Gov. Andrew M. Cuomo is correct when stating that parolees in New York should be allowed to vote.
The ability to select those who represent us in elective office is the most fundamental right we possess as citizens. It enables us to participate in the process of charting a course for our nation.
We protect all other liberties through voting. A self-governing society does not function properly when a large portion of its electorate are left out.
“There are roughly 35,000 individuals currently on parole in New York who cannot vote. These individuals are participants in society at large, despite the limitations placed on them by parole conditions. They work, pay taxes and support their families, and they should be permitted to express their opinions about the choices facing their communities through their votes, just as all citizens do,” according to a news release issued April 18 by the governor’s office. “Additionally, the current law keeping people on parole supervision from voting is internally inconsistent with New York’s approach to voting for people serving sentences of probation. People on probation never lose the right to vote, but many county election officials are unclear about the distinction between those on parole and those on probation, often resulting in illegal disenfranchisement. A 2006 Brennan Center study reported that one-third of all New York counties incorrectly barred people on probation from registering to vote while another third of all counties illegally made individuals show proof of their voter eligibility status.”
These are all excellent reasons to stop prohibiting parolees from voting. We are on Cuomo’s side when he raises these valid issues.
However, he will damage the process for establishing public policy in New York by granting conditional pardons to the state’s parolees. He signed an executive order last week declaring that those now on parole and those who will enter the parole system from here on will be considered for such pardons.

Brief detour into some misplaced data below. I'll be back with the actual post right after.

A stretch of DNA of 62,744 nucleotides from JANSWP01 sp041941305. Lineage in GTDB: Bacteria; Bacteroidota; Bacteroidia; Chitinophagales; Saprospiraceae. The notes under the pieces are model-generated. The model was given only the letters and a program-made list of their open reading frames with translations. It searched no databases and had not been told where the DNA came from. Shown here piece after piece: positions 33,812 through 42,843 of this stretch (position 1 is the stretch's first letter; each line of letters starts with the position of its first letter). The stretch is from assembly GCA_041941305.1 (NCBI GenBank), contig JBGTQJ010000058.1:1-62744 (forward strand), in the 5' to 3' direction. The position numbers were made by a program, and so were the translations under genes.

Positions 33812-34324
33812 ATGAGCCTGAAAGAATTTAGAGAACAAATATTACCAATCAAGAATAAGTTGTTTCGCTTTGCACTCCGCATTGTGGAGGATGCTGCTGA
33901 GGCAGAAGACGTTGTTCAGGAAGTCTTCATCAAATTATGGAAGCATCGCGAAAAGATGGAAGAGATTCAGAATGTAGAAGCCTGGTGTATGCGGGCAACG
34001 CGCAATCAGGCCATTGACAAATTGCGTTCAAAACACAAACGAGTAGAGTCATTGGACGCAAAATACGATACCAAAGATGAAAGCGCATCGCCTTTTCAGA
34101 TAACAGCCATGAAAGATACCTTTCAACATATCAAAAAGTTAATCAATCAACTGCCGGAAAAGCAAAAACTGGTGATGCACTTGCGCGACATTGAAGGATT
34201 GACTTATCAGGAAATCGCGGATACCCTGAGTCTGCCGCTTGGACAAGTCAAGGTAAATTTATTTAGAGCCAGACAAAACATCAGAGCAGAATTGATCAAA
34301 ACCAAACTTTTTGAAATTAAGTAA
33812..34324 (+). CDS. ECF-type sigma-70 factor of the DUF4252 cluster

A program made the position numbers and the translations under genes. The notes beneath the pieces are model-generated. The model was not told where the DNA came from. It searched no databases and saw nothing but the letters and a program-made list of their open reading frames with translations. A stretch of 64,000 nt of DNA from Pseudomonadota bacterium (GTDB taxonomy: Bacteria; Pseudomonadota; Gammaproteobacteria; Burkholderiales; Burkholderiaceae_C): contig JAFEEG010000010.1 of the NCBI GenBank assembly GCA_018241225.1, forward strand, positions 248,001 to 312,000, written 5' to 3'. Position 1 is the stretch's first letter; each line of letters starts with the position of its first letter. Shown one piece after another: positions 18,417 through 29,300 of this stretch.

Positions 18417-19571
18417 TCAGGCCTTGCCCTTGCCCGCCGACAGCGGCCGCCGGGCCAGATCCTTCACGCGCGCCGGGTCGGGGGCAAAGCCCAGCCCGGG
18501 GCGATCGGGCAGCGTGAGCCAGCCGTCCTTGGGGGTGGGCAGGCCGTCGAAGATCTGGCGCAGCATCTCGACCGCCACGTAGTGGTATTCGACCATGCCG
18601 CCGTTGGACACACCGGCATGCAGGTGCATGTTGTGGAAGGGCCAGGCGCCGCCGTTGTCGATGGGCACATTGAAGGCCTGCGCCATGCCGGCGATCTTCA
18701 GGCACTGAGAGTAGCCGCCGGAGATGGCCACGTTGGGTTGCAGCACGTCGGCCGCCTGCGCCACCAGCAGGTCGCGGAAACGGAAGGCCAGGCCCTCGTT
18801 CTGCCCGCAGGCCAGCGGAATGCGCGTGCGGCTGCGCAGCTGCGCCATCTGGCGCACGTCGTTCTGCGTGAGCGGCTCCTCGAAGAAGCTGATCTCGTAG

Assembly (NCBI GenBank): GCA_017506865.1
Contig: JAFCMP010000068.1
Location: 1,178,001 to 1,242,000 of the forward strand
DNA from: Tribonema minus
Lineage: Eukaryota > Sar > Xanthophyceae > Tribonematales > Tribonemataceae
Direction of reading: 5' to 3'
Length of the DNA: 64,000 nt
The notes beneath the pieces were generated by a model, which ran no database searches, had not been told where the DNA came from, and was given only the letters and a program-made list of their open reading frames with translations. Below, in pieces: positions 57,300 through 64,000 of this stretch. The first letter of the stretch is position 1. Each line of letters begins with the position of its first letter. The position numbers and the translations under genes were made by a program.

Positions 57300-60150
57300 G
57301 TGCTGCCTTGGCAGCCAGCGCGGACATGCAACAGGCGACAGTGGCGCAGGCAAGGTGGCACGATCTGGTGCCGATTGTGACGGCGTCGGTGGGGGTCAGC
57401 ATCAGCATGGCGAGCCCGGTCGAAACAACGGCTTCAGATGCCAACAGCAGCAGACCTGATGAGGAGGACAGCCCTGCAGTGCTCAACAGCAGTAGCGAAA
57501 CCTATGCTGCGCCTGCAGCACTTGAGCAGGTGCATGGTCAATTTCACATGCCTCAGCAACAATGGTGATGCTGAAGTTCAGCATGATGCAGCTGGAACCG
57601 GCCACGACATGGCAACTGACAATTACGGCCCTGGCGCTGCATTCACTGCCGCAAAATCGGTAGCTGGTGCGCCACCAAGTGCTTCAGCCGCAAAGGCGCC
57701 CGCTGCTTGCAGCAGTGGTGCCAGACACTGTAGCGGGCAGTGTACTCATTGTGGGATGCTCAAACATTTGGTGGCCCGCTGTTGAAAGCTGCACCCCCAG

“Cuomo’s executive order would require the commissioner of the state’s Department of Corrections and Community Supervision to submit a list of every felon currently on parole, as well as a list of those newly eligible for parole, beginning May 1, said Alphonso David, the governor’s counsel,” according to a New York Times story published April 19 by the Watertown Daily Times. “The commissioner would continue to submit an updated list each month with each parolee ‘given consideration for a conditional pardon that will restore voting rights without undue delay,’ according to the order. Anyone on the list would be eligible for a pardon, David said, so long as law enforcement had not flagged any special concerns.”
Cuomo’s executive order sets a dangerous precedent by sidestepping the legislative process. Lawmakers failed to agree on a plan to allow parolees to vote during budget negotiations, according the New York Times story.
This also ignores the fact that those still on parole may have their voting rights restored by obtaining either a Certificate of Relief from Disabilities or a Certificate of Good Conduct. Yes, conditions apply to acquiring either of these documents. But until the governor can persuade legislators to move on a bill to enact this policy, this is the most practical system for achieving his goal.
Parole keeps former prisoners in check while granting them increased freedoms. While pardons don’t expunge criminal records, they remove necessary restrictions designed to safely integrate these individuals back into society.
The ability to vote should not be linked to criminal histories, but Cuomo’s measure continues this. The executive order states that he will “consider” granting conditional pardons. What exactly are the criteria here?
We firmly believe in the governor’s goal of restoring voting rights to those who have served their time. But this is an issue that must be resolved by the state Legislature, and Cuomo has made a mockery of this process.
This editorial was first printed in The Watertown Daily Times.